Google today announced a trio of updates for Google Assistant that leverage AI to improve pronunciation accuracy and context.
Similar to how you can already teach Assistant to pronounce your name, Google is expanding this capability to contacts. Users will be asked to say the name, and “Assistant will listen to your pronunciation and remember it.” Google says the initial recording will not be kept.
This means Assistant will be able to better understand you when you say those names, and also be able to pronounce them correctly. The feature will be available in English and we hope to expand to more languages soon.
Once rolled out, visit Assistant settings > You > Your people and select a contact to record. It joins the “Default” option and “Spell out how it sounds.”
Meanwhile, Google is bringing its BERT neural network-based technique that helps understand natural Search queries to Assistant. The voice assistant’s natural language understanding (NLU) models have been “fully rebuilt” to better understand context and “what you’re trying to do with a command.”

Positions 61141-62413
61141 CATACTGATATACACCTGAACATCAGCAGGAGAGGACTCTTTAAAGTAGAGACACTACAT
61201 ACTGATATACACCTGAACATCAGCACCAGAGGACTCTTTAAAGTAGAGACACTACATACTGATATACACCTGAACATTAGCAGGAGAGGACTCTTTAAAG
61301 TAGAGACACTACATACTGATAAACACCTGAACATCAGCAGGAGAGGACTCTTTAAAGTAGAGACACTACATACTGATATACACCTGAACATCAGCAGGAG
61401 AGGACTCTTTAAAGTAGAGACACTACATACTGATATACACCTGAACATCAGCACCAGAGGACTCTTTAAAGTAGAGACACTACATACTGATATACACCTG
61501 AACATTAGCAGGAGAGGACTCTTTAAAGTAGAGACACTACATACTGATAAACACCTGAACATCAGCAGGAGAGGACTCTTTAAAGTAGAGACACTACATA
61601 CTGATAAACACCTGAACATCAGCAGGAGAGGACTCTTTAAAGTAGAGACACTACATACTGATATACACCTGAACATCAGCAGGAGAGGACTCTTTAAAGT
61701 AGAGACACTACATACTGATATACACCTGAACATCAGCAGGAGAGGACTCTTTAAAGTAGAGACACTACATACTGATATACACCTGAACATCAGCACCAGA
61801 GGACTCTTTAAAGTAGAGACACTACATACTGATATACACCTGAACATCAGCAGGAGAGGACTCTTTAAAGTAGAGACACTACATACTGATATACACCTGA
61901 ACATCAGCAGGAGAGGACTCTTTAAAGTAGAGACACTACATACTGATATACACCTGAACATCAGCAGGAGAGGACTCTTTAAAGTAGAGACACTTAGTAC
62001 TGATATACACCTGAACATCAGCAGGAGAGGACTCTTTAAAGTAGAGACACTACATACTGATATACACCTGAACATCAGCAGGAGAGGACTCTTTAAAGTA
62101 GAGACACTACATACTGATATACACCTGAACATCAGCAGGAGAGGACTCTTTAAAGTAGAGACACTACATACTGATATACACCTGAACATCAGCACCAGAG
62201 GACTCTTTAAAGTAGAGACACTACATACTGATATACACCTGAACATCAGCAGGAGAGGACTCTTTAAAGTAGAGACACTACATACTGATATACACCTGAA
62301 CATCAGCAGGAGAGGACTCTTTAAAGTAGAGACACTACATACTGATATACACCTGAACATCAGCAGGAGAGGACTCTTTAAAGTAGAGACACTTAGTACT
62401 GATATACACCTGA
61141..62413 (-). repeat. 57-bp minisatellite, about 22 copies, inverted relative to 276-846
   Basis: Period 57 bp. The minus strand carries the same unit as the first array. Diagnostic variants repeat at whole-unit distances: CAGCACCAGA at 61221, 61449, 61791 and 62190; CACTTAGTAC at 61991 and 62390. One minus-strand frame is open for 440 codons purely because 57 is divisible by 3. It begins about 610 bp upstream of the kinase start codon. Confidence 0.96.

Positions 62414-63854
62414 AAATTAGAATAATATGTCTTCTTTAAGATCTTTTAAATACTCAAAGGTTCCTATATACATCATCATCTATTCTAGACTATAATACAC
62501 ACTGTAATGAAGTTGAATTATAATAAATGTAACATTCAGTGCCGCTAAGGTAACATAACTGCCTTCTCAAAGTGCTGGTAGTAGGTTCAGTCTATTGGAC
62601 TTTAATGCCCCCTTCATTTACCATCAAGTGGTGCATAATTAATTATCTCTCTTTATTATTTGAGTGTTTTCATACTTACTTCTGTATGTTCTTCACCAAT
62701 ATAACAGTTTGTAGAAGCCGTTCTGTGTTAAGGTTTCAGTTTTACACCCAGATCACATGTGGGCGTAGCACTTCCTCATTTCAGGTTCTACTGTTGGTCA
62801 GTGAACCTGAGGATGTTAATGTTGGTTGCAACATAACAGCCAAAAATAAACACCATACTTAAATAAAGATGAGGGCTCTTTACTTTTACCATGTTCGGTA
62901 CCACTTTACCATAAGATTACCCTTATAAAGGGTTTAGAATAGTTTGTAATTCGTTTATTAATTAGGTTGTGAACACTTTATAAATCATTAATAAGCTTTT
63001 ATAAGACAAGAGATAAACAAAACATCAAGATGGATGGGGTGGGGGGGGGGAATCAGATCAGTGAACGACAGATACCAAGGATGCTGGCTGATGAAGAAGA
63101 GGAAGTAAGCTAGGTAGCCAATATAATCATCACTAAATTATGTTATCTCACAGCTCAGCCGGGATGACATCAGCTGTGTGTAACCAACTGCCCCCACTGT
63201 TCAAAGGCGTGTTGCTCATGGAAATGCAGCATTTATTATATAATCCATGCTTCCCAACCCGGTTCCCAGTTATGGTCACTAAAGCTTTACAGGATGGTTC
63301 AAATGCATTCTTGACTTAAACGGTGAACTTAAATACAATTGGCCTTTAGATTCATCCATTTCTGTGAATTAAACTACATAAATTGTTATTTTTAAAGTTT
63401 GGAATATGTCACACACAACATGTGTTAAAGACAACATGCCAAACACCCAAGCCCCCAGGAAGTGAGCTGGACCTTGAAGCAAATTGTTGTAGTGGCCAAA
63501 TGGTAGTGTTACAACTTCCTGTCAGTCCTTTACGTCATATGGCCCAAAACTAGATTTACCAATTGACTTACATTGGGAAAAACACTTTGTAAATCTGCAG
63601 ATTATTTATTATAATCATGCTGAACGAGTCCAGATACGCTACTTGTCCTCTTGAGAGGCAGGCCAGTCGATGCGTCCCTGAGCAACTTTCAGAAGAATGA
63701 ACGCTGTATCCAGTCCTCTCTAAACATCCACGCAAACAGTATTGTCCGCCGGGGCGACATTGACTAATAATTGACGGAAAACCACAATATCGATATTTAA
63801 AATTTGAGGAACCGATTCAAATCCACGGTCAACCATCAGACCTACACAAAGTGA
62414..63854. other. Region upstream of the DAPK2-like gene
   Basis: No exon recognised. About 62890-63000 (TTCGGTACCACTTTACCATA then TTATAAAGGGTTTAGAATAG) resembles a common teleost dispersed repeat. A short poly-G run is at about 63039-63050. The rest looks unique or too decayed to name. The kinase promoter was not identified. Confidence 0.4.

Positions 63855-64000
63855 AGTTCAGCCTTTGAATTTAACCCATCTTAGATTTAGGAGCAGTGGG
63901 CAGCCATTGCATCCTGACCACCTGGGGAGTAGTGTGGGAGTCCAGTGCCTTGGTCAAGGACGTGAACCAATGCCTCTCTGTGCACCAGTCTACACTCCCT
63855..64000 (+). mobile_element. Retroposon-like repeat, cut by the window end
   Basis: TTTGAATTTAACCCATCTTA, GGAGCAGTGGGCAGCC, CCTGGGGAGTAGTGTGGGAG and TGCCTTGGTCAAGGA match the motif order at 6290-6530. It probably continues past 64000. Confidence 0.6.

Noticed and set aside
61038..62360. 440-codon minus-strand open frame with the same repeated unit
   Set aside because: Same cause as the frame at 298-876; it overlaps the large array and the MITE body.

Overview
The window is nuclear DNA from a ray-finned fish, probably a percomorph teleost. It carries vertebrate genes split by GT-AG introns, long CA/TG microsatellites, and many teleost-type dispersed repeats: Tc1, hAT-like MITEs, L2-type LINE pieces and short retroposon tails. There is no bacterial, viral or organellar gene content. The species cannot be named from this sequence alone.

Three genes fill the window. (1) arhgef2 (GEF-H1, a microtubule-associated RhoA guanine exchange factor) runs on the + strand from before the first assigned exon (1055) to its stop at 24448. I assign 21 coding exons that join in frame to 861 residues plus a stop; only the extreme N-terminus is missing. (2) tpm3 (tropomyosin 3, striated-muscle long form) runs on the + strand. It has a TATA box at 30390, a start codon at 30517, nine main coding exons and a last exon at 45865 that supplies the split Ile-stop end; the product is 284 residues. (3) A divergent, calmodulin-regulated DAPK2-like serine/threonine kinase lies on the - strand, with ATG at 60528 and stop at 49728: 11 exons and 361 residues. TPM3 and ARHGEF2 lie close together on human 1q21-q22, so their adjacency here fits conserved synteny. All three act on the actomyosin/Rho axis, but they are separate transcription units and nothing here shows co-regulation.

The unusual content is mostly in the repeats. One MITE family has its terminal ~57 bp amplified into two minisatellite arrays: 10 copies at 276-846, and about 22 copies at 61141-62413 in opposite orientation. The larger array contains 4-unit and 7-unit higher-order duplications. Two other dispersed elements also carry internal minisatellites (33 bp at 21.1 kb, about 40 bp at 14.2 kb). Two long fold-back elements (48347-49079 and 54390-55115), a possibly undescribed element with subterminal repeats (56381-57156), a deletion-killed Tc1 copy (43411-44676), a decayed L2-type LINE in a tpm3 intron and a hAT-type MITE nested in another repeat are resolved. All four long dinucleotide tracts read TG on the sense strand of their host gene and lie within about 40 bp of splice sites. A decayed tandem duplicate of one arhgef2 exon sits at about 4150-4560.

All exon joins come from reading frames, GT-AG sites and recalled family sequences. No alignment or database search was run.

Google will understand instructions like “set a timer for 5, no wait, 9 minutes.” In the past, Assistant would create a 5-minute timer, but now it sets the desired 9-minute countdown. Similarly, “make the alarm one hour later” edits a current alarm rather than creating an entirely new one. Lastly, users can ask for and control timers without needing to remember the exact title they gave it, thanks to approximate name matching.
This upgrade uses machine learning technology powered by state-of-the-art BERT, a technology we invented in 2018 and first brought to Search that makes it possible to process words in relation to all the other words in a sentence, rather than one-by-one in order.
The end result sees Assistant “respond nearly 100 percent accurately to alarms and timer tasks,” with more use cases coming in the future. You can try these enhancements today on speakers set to US English, and they will expand to phones and Smart Displays soon.
Besides language understanding, BERT is also being used to improve conversation quality. Assistant uses your previous query and is aware of what’s displayed on your screen for even more natural follow-up questions without having to repeat the topic/subject.
If you’re having a conversation with your Assistant about Miami and you want more information, it will know that when you say “show me the nicest beaches” you mean beaches in Miami. Assistant can also understand questions that are referring to what you’re looking at on your smartphone or tablet screen, like [who built the first one] or queries that look incomplete like [when] or [from its construction].
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